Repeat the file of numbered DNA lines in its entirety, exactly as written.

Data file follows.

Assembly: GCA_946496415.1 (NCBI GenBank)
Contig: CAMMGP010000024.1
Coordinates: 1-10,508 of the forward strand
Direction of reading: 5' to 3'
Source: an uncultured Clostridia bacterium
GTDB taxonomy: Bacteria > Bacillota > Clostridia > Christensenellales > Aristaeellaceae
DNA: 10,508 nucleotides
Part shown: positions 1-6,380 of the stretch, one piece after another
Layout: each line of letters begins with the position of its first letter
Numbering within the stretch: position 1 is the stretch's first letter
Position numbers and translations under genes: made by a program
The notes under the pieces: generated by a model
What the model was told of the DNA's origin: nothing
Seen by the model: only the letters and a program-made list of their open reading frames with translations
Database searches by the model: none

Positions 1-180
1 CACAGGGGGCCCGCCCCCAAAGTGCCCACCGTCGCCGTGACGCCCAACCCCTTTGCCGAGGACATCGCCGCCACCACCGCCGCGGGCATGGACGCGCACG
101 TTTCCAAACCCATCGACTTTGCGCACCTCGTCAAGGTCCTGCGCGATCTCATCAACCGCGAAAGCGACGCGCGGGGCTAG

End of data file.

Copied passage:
Assembly: GCA_946496415.1 (NCBI GenBank)
Contig: CAMMGP010000024.1
Coordinates: 1-10,508 of the forward strand
Direction of reading: 5' to 3'
Source: an uncultured Clostridia bacterium
GTDB taxonomy: Bacteria > Bacillota > Clostridia > Christensenellales > Aristaeellaceae
DNA: 10,508 nucleotides
Part shown: positions 1-6,380 of the stretch, one piece after another
Layout: each line of letters begins with the position of its first letter
Numbering within the stretch: position 1 is the stretch's first letter
Position numbers and translations under genes: made by a program
The notes under the pieces: generated by a model
What the model was told of the DNA's origin: nothing
Seen by the model: only the letters and a program-made list of their open reading frames with translations
Database searches by the model: none

Positions 1-180
1 CACAGGGGGCCCGCCCCCAAAGTGCCCACCGTCGCCGTGACGCCCAACCCCTTTGCCGAGGACATCGCCGCCACCACCGCCGCGGGCATGGACGCGCACG
101 TTTCCAAACCCATCGACTTTGCGCACCTCGTCAAGGTCCTGCGCGATCTCATCAACCGCGAAAGCGACGCGCGGGGCTAG